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Dr. Richard Taylor: Emergency and accident facilities are the crucial issue. We cannot understand why small hospitals such as Hexham and Kendal have retained blue light services. I commend to the Minister the work of the Royal College of Physicians and Andy Black of Durrow Management. They have produced models in which some emergencies are still dealt with in local hospitals. We believe that a model could be designed for the whole country, based on the Andy Black model and on what is happening at, for example, Hexham, Kendal and Bishop Auckland. That would defuse the terrible anxiety about the loss of emergency services. We do not know
Mr. Deputy Speaker: Order. The hon. Gentleman must leave the Minister time to complete her remarks. I remind him that interventions are distinct from speeches.
Ms Blears: I am aware of the work to establish other models for accident and emergency care, and am greatly interested in the outcome of that. It is important not to close our minds to a range of ways in which services can be provided. The work is relevant across the country and, in particular, in rural areas that sometimes do not have access to the types of centres that are available in urban ones. Everyone should have the right to receive the best possible services in the most appropriate clinical setting. Local health authorities are working together with primary care trusts and everyone in the local community to achieve that.
The hon. Member for Mid-Worcestershire (Mr. Luff) expressed concern about the appointment of the chair of the trust. I can reassure him that appointments are completely in the hands of the independent NHS Appointments Commission. The process will proceed. There is no question of chairs and other trust members being placemen of the Government or anyone else. I am sure that an excellent appointment will be made and he or she will take forward the health service in that community.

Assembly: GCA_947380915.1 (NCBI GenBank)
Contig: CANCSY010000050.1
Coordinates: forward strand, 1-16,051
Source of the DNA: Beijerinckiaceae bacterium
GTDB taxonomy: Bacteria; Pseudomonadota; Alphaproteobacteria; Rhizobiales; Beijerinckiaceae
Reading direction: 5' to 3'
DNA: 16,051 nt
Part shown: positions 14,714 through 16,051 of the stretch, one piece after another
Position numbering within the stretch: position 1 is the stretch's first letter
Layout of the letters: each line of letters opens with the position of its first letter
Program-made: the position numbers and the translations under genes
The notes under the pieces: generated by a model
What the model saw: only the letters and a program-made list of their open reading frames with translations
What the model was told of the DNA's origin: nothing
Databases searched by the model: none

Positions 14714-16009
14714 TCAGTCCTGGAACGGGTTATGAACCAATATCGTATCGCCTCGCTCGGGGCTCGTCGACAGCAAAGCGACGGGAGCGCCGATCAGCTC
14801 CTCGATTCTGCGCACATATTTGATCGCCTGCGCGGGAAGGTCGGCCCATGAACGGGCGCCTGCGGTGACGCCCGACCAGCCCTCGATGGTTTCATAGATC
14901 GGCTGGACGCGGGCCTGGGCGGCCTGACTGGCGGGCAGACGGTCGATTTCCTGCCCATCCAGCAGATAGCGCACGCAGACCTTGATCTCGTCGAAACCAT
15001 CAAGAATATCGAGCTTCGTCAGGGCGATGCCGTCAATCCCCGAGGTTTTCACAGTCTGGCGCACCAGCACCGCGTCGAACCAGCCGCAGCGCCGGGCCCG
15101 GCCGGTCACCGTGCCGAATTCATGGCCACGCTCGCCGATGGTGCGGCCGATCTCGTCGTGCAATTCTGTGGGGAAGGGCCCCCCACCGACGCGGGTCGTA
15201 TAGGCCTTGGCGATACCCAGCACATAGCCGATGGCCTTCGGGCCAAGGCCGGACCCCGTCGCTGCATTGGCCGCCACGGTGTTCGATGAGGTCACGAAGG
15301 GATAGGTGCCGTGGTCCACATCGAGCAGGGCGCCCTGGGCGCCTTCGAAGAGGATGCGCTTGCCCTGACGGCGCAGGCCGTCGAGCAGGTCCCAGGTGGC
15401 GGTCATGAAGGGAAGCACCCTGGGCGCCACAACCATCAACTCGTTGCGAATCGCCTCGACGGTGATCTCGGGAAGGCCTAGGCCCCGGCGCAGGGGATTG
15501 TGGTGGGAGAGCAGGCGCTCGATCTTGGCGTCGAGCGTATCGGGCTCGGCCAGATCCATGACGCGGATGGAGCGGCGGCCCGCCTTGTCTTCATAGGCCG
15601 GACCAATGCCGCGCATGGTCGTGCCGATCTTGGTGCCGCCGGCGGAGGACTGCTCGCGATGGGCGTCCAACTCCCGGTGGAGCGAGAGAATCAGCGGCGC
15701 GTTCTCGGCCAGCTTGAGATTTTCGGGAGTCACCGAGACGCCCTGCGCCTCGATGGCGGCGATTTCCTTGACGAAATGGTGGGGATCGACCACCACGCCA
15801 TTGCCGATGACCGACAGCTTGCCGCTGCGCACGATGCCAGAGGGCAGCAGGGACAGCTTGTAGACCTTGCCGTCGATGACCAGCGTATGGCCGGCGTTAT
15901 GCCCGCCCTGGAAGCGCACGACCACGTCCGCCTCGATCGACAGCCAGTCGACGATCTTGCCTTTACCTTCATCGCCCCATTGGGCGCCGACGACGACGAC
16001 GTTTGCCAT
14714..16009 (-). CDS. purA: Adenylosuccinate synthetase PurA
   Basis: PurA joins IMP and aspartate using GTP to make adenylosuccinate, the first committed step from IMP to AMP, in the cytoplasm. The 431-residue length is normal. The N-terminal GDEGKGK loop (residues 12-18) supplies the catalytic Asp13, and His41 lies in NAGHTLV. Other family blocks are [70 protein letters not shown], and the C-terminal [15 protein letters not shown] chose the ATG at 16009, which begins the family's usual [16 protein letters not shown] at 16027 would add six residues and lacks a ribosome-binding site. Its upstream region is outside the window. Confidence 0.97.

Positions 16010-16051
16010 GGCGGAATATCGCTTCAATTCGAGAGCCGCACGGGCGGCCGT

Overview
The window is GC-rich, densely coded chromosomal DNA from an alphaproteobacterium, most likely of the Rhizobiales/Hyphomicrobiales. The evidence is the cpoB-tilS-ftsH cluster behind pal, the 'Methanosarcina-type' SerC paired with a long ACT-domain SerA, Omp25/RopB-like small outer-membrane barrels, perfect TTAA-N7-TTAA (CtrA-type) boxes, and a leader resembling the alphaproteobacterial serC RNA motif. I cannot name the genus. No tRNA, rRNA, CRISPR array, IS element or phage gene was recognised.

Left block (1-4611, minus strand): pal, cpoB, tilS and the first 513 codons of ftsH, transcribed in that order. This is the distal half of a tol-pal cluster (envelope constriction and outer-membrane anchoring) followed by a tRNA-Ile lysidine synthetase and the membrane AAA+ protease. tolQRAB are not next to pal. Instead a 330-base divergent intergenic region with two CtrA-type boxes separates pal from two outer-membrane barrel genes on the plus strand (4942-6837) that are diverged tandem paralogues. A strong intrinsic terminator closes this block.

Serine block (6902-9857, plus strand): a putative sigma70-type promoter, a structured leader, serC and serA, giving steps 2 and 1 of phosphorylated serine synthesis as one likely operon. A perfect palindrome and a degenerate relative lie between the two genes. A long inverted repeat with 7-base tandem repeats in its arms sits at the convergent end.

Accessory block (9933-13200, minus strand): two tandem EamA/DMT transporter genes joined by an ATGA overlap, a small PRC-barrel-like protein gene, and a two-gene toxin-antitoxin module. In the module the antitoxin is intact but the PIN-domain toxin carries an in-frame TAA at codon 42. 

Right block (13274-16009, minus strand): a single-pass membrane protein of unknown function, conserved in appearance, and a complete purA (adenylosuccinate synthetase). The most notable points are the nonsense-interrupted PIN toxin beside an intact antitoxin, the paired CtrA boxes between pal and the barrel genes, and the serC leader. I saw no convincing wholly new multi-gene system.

The proposals by Worcestershire health authority will ensure that local people are able to receive appropriate care in their local communities. Change is always difficult in the NHS. There are different and conflicting pressures from, for example, the royal colleges on training accreditation and from local people. The difficulty is to ensure that we balance and reconcile those different interests and that we do it with an eye always to high-quality services for local people. I meant what I said in the discussion document: we need to put patients and citizens at the heart of our national health service and ensure that their views are expressed, listened to and acted on. That is in the best interests of all our communities and, indeed, of our health service. If we go forward in partnership, we can avoid conflict and come to a resolution
The motion having been made at Seven o'clock, and the debate having continued for half an hour, Mr. Deputy Speaker adjourned the House without Question put, pursuant to the Standing Order.